What and Where?
“The December Owl” was photographed at the Sax-Zim Bog in north central Minnesota. Named for its proximity to the towns of Sax and Zim, “the Bog,” as it is known to birders, is a major hotspot for observing Boreal species. This long-time birding destination for Minnesotans has now become an integral part of national and international birding excursions for those seeking to add a few unique and hard to find species to their lists. Resident and migratory populations of great gray (Strix nebulosa), hawk (Surnia ulula), boreal (Aegolius funereus), and snowy owls (Bubo scandiaca) can be found throughout various times of the year. While owls may be the main attraction, they are not the only birds in town. Northern goshawks (Accipiter gentilis), northern shrike (Lanius borealis), spruce grouse (Canachites canadensis), boreal chickadee (Poecile hudsonicus), yellow-bellied flycatcher (Empidonax flaviventris), black-backed woodpecker (Picoides arcticus), and gray jay (Perisoreus canadensis), are just a few of the many northern birds that can be easily viewed from a vehicle or during a short walk. The bog is a wilderness treasure and offers Minnesotans an opportunity to observe a species richness that once defined the northern third of our state.
The great gray owl pictured here was one of three that we found on this day. This was not my first trip to the bog, nor was it my first opportunity to photograph this species; however it may have been my best great gray photographic opportunity to date. The day began at 4:00 a.m., the time I left the house to meet up with my long-time friend and photography companion Brian. We have have been chasing birds with cameras since1992 always in search of unique and interesting nature subjects. My first trip to the bog was with Brian in 1996, so it was fitting that he and I would experience this day’s owls together. By the time we were done, we observed and photographed three great gray and three hawk owls doing what they do. Seemingly oblivious to our existence, the owls hunted, perched, preened and slept in our presence. By the time the sun began to sink below the horizon, we etched the experience into memories coded by neurons as well as bits and bytes.
Why it Works?
After scanning the near 1400 images I made on this day, “The December Owl” immediately rose to the top of my take. While not one of the many flight shots captured, nor an owl with prey in beak and talons, this is the one photograph that really spoke to me. During our three hour drive to the bog, I claimed that I wanted to see the quintessential owl in its ecosystem. I wanted atmospherics, I wanted details, and I wanted to convey a sense of place. However, by the time we arrived to the miles of wilderness where slow driving and careful spotting replaced highway speeds, it looked like the day was a bust. The sun was rising, but the sky was thick with clouds. The overcast conditions were so oppressive that I sincerely believed I would be returning home with empty memory cards.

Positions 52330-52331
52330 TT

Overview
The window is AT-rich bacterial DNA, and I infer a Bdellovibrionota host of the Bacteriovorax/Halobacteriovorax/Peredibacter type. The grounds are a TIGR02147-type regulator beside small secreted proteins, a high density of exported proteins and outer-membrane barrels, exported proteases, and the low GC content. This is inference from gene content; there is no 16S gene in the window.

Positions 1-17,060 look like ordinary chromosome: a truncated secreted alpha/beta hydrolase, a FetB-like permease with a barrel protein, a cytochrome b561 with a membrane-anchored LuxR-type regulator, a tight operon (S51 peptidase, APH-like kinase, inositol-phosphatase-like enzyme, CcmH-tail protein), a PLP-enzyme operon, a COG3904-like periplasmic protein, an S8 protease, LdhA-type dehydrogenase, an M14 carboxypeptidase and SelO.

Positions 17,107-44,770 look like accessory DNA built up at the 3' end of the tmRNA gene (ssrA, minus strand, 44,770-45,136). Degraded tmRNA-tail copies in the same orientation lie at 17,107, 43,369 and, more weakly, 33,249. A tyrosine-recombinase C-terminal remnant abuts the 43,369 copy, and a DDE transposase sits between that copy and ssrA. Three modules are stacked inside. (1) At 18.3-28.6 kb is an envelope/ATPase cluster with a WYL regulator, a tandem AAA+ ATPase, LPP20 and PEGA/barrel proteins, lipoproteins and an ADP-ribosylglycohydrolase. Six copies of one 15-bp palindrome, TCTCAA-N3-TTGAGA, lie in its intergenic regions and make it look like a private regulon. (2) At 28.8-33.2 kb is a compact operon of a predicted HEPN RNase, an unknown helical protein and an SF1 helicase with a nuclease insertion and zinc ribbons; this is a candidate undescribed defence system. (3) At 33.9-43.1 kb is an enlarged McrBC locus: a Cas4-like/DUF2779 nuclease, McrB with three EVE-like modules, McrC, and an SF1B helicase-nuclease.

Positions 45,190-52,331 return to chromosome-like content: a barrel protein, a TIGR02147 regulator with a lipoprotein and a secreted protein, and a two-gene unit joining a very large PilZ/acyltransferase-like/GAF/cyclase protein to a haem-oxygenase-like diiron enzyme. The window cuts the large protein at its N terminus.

After passing on a hawk owl hunting in the distance, we headed to some familiar territory in and around the black spruce bog. Deflated by the light and the lack of owls, we decided to make one more pass and this was when we found “The December Owl.” The snow began to fall just as the tripods and lenses came out. Pictured here perched on a horizontal lichen covered branch, the photo is strong for three reasons. First, the owl appears to be making contact with the viewer with its bright yellow eyes and broad facial disk. Second, the animal is a strong element within the photograph, but not so strong that the habitat disappears. And finally, the falling snow and soft light conveys the sense of time and place that I was hoping to capture.
The great grey (or great gray) owl is the largest owl in length and girth, ranging between 61 to 84cm. All feathers and no meat, while great grays are the largest in size they are far lighter than other “large” owls. The great great has the largest facial disk of any raptor, and relies on the shape and size of the disk as it plunges into the snow to seize upon its prey. The asymmetric distribution of ears allows for the owl’s capacity to hear mice and voles scarring below a foot or more of snow. This visually blind hunt is a unique feature of the species and allows the owls to thrive in northern habitats where snow drifts are common.
Great gray owls have an expansive range that includes northern habitats throughout North America and Eurasia. Found from the Yosemite Valley in California to as far east as Quebec, the owl is rare but not endangered. One of the most exciting birds of the north woods, the rarity of great gray sightings is due to their tendency to live where people do not. With a strong preference for thick boreal habitats, the mottled pattern of brown and black feathers can be easily mistaken for the bark of pines and spruce that make up their habitat. Conservation and protection of this species is entirely linked to the preservation of their habitat. Like most non-humans on the planet today, the expansion of our species is what threatens this one the most.
Please check out the video link made by my buddy Brian during our day long adventure… it is totally worth two minutes of your time!
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